With its planning application currently being assessed by council this proposed development comprises of 15 apartment style townhouses. Sitting on the fringe of the Ivanhoe Plaza shopping precinct, it forms part of the Darebin Station precinct. With a 13m preferred height limit, initial yield studies suggested that either an apartment building or a townhouse development were possible. Ultimately, we have arrived at a hybrid of the two- a vertical apartment. Oddly, the property has a registered covenant requiring any buildings to have a roof of slate or tiles, which was a precursor to the design response.
By employing a basement to park the cars underground we have avoided the endless row of garage doors that a typical row of townhouses creates. Once in the basement (unlike in a typical apartment building) each townhouse has its own secure garage and stair access directly into their townhouse.
Above ground the building itself has been conceived to read as a single building, and the external aesthetic has been sculpted to have the appearance and texture of a large house more so than an apartment building. In plan, the building has been extruded along the length of the site. The centre of the building has also been ‘opened up’ to create internal courtyards and solar access into the southern units. These units are further offset in plan to prevent internal overlooking between homes.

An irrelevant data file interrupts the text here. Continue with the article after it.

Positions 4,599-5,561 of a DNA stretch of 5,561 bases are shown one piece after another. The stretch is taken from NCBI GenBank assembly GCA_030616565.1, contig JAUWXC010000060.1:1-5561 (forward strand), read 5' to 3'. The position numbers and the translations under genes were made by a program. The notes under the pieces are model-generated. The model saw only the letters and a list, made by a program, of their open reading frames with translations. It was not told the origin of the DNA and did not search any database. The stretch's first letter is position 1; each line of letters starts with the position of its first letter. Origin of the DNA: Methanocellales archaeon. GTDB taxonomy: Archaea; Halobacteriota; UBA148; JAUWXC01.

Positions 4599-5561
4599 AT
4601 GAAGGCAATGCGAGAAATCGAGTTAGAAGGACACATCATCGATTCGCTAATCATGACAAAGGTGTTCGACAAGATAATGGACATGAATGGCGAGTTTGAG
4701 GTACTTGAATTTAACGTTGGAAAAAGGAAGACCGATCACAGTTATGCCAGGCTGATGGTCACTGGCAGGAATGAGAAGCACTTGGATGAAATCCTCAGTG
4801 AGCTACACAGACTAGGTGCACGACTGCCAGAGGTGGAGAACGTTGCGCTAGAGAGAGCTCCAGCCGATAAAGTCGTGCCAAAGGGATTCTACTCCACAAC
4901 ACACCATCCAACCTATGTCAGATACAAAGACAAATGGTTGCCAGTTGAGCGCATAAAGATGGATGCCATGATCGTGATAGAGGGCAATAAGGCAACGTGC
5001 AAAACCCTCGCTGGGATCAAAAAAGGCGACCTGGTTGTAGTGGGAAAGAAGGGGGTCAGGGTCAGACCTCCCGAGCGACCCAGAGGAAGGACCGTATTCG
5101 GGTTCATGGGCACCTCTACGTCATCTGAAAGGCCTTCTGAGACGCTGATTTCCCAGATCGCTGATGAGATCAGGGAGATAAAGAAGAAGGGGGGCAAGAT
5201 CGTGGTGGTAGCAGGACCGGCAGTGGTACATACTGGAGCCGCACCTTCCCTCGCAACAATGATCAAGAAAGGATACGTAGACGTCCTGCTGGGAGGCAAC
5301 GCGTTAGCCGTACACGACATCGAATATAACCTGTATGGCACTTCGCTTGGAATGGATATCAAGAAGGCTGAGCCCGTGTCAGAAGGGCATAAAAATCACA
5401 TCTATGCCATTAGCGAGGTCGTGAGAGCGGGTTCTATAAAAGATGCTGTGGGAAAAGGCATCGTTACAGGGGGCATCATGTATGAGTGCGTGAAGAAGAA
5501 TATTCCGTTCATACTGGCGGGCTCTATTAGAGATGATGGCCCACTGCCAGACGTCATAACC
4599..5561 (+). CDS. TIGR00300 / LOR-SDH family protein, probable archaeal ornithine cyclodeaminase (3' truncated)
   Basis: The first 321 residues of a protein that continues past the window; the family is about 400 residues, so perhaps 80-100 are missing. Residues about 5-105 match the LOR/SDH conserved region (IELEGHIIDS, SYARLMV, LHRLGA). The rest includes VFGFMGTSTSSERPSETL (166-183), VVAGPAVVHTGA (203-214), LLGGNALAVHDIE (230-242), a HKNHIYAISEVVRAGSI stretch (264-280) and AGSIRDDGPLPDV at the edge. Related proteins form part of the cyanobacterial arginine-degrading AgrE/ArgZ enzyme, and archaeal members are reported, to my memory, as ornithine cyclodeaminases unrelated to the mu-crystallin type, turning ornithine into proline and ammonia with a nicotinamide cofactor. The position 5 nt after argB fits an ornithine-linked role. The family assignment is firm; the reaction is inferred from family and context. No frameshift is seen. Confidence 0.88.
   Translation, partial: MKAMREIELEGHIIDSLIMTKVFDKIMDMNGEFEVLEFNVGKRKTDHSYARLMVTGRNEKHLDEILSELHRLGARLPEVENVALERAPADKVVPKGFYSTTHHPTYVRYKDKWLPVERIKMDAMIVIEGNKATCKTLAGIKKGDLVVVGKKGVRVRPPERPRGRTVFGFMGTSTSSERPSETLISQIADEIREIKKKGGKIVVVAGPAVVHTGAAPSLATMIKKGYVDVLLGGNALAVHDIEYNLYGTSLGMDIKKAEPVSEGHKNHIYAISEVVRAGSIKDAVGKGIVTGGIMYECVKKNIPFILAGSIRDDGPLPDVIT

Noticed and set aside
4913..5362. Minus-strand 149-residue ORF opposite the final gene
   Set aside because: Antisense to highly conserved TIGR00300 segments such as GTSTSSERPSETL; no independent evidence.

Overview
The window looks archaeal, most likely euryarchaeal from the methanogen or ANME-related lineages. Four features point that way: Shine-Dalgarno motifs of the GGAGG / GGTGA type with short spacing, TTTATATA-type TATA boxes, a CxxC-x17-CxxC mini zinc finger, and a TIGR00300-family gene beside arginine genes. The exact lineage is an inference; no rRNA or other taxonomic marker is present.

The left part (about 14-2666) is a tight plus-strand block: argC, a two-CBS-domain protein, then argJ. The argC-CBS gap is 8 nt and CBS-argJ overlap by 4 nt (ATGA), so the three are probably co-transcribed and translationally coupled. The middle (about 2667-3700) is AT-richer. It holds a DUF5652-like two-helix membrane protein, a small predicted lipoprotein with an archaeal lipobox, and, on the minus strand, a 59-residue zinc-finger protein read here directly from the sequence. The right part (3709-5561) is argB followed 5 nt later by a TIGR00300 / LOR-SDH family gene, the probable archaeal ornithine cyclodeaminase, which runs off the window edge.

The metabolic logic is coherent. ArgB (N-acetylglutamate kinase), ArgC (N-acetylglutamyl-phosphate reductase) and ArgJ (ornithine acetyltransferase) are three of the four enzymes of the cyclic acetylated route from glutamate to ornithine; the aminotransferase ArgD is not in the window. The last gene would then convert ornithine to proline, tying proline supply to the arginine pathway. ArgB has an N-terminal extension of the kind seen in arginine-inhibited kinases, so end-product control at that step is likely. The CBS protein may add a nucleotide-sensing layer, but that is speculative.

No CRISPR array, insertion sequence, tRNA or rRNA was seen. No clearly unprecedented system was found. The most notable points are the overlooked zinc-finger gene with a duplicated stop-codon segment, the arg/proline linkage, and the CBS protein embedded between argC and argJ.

Another key design aspect borrowed from apartments has been to locate many of the outdoor living areas on the roof. This has created larger and more useable terraces with distant views and enhanced solar access. Planters have been employed to restrict overlooking onto adjacent properties and the terraces have been provided with shaded areas to allow use in mid-summer.
The building as a whole is created to have a distinctly domestic feel, both in the scale of the architectural elements and the texture of the materials utilised; being the face brick walls, timber cladding, planters and metal picket fencing. With its sections of transparency, solid and texture, typically flat walls are transformed to provide movement and visual interest down the length of the building. The pitched “skillion” style roof is reminiscent of the mid-century modern style so evident in this area. The building itself is richly dynamic in a modern vernacular whilst responsive to the surrounding history of the area and context.